6) The last, what, two weeks? I've been really nice about it that he has been skipping a good 60% of his chores and spending hours and hours and hours and hours playing Diablo because it's new. In fact now that the long holiday weekend is ending, I'm going to say, "Okay, can we get back a more normal schedule now?" (And he said earlier this week, "I know I'm playing a lot of Diablo, I'll slow down soon.") He actually asked me if I minded if he ordered it because he would spend a lot of time playing it the first few weeks. I said no, because after this many years he's pretty self-aware about it.

So yeah, for us, it was really him being aware that he would disappear into a non-pausable game for extensive hours without any idea of the passing of the time, so he needed to a) be alert to the time and b) let me know that's what he was going to go do and c) ask me if I needed anything before he did. For a while it was our biggest, most constant fight, and now it's been years since we argued about it.
posted by Eyebrows McGee at 11:11 AM on May 28, 2012 [37 favorites]


I don't want to be too judgey here but I moved in with my now wife so that I could be around her more than was possible when we lived in different places. I assume thats why a lot of people do it. Sure as we have grown together we have found a need for an escape through our own hobbies, but we still spend a lot of time together.

If you have had a real talk with your SO and told him your feelings then it may be time for an ultimatum. I know, they aren't a great idea but you deserve someone that wants to be with you in the real world making real memories together. If you think the relationship is worth working on then go for it, but you have to lay down the law at some point and let them know this is serious and the future of your relationship together is at a precarious point.
posted by WickedPissah at 11:19 AM on May 28, 2012 [1 favorite]


Have you said anything to him or talked about this at all?

Because what's reasonable for you two guys is not what's going to necessarily be reasonable for any of us. My wife fully intends to spend most of today playing Xenoblade Saga. It's not a problem for us (I will probably do a mix of farting around on Internet message boards, doing some projects I've wanted to do, and maybe playing Starcraft 2). On the other hand, some couples I know would be horrified that we're both doing two different things and not spending time together doing some shared and special activity. If I wanted to do something, I'd say "Yo when you get a second, let's go to the pool," and she'd save/quit whenever she got a moment. But we're pretty casual.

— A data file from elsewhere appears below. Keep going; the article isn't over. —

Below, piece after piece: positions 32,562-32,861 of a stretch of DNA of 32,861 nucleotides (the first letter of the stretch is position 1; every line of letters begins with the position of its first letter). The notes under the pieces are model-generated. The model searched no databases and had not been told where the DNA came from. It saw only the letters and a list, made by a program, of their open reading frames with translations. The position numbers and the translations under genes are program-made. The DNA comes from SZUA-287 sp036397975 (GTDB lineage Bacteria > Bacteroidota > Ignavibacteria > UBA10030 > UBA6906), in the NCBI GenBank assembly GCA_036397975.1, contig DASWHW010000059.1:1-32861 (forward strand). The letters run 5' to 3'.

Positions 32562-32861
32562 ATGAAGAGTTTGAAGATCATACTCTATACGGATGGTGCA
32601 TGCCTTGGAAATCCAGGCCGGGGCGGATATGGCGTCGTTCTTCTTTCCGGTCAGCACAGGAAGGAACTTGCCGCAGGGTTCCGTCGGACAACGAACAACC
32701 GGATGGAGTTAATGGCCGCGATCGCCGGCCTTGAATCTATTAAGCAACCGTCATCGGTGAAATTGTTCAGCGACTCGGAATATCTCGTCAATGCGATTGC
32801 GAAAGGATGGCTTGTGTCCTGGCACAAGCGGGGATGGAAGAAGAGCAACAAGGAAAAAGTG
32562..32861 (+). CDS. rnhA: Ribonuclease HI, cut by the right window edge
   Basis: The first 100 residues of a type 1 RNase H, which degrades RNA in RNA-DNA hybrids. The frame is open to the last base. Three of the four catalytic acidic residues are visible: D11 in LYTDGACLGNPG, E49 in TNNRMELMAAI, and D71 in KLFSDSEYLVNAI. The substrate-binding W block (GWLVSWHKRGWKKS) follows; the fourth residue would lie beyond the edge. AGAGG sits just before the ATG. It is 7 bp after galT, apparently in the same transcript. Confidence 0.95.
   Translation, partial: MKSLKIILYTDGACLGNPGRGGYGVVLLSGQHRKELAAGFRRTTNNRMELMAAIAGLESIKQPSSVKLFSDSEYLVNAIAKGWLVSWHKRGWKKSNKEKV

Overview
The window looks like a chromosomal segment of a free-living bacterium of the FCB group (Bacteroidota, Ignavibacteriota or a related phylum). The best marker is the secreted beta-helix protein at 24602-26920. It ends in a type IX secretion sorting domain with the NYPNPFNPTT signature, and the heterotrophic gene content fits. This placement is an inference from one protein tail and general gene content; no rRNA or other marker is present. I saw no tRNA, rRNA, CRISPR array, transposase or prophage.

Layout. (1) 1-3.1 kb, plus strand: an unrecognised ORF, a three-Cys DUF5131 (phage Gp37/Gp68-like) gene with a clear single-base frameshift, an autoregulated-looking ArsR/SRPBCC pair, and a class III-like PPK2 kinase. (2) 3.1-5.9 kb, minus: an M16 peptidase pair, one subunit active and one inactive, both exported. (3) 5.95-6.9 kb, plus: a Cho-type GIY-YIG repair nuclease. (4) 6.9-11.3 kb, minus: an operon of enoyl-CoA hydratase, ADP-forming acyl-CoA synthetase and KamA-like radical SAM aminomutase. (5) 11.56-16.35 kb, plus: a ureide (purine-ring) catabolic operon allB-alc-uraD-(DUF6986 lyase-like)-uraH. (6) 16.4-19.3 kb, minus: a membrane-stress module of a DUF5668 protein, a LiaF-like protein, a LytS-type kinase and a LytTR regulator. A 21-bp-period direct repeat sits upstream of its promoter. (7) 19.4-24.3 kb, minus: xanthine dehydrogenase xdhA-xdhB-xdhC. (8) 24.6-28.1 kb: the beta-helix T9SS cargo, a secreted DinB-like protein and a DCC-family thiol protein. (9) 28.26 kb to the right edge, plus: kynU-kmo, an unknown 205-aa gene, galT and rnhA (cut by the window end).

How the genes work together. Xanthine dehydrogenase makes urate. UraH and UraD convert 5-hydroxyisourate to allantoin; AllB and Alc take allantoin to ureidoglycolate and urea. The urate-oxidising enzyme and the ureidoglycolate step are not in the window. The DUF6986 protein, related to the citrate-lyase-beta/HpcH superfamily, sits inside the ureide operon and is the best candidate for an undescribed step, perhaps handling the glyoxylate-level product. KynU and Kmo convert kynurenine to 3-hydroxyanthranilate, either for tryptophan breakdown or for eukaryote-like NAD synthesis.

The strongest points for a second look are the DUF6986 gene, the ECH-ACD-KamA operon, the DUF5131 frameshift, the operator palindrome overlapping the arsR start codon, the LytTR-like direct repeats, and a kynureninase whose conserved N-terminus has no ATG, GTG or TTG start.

Here's the thing with a lot of the gamers I know. That's sort of how they fill spare time and how they cope with boredom. A lot of them I know don't even like playing as much as they do, but it's the only thing they know how to do (or like to do) to have fun, so when they get free time...that's what they do. It's their thing. It's like the way some people watch TV even if it's not something they particularly enjoy. That's what they do. My mom gets home, TV goes on. He may not even know this is a problem if you haven't talked to him because this is sort of what he does when he's got downtime. Or if you have, you may need to be more explicit. "I want to spend more time with you" is a vague request that may not mean anything to him, necessarily. "I'd like us to spend evenings cuddling" or whatever is a specific request.

Have you given him any idea how much time you want to spend together or that you want to spend more time together? Is he one of those people that thinks "time together" is time being in the same room even if you're doing two separate things? Some people are fine with that, some aren't. I've never seen how people being in the same room is "spending time together" and valuable, but I know there are people that do.
posted by Ghostride The Whip at 11:40 AM on May 28, 2012 [3 favorites]


My husband was big into gaming when we met. It occasionally caused arguments, but I ended up realizing that I actually liked having a lot of time to myself too, and since we've gotten married I don't think it's been an issue. We were in a long-distance relationship for a few years and when you go up for the weekend only to be told that there's this thing the guild really has to do...well, suffice to say that didn't end well.